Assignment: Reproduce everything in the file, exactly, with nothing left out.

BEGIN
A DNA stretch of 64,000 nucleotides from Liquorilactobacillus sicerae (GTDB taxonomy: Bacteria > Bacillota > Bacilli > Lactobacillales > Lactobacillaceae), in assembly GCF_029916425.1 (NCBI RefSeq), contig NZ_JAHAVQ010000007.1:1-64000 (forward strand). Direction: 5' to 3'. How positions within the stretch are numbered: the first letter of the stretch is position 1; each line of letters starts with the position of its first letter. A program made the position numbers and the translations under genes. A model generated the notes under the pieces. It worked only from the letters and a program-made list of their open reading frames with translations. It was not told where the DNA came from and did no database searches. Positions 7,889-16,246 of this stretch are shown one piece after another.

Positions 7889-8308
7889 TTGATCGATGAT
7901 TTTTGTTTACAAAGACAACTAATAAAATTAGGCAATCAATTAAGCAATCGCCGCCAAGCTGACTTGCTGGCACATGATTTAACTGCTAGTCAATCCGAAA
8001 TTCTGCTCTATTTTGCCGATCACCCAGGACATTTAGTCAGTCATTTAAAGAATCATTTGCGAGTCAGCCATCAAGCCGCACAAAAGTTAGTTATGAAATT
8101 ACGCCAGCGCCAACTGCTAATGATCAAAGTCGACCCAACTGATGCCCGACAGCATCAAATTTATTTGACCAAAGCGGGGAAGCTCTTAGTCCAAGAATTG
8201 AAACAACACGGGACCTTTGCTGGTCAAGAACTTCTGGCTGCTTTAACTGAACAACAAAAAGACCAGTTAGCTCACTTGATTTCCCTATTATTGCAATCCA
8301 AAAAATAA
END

A DNA stretch of 64,000 nucleotides from Liquorilactobacillus sicerae (GTDB taxonomy: Bacteria > Bacillota > Bacilli > Lactobacillales > Lactobacillaceae), in assembly GCF_029916425.1 (NCBI RefSeq), contig NZ_JAHAVQ010000007.1:1-64000 (forward strand). Direction: 5' to 3'. How positions within the stretch are numbered: the first letter of the stretch is position 1; each line of letters starts with the position of its first letter. A program made the position numbers and the translations under genes. A model generated the notes under the pieces. It worked only from the letters and a program-made list of their open reading frames with translations. It was not told where the DNA came from and did no database searches. Positions 7,889-16,246 of this stretch are shown one piece after another.

Positions 7889-8308
7889 TTGATCGATGAT
7901 TTTTGTTTACAAAGACAACTAATAAAATTAGGCAATCAATTAAGCAATCGCCGCCAAGCTGACTTGCTGGCACATGATTTAACTGCTAGTCAATCCGAAA
8001 TTCTGCTCTATTTTGCCGATCACCCAGGACATTTAGTCAGTCATTTAAAGAATCATTTGCGAGTCAGCCATCAAGCCGCACAAAAGTTAGTTATGAAATT
8101 ACGCCAGCGCCAACTGCTAATGATCAAAGTCGACCCAACTGATGCCCGACAGCATCAAATTTATTTGACCAAAGCGGGGAAGCTCTTAGTCCAAGAATTG
8201 AAACAACACGGGACCTTTGCTGGTCAAGAACTTCTGGCTGCTTTAACTGAACAACAAAAAGACCAGTTAGCTCACTTGATTTCCCTATTATTGCAATCCA
8301 AAAAATAA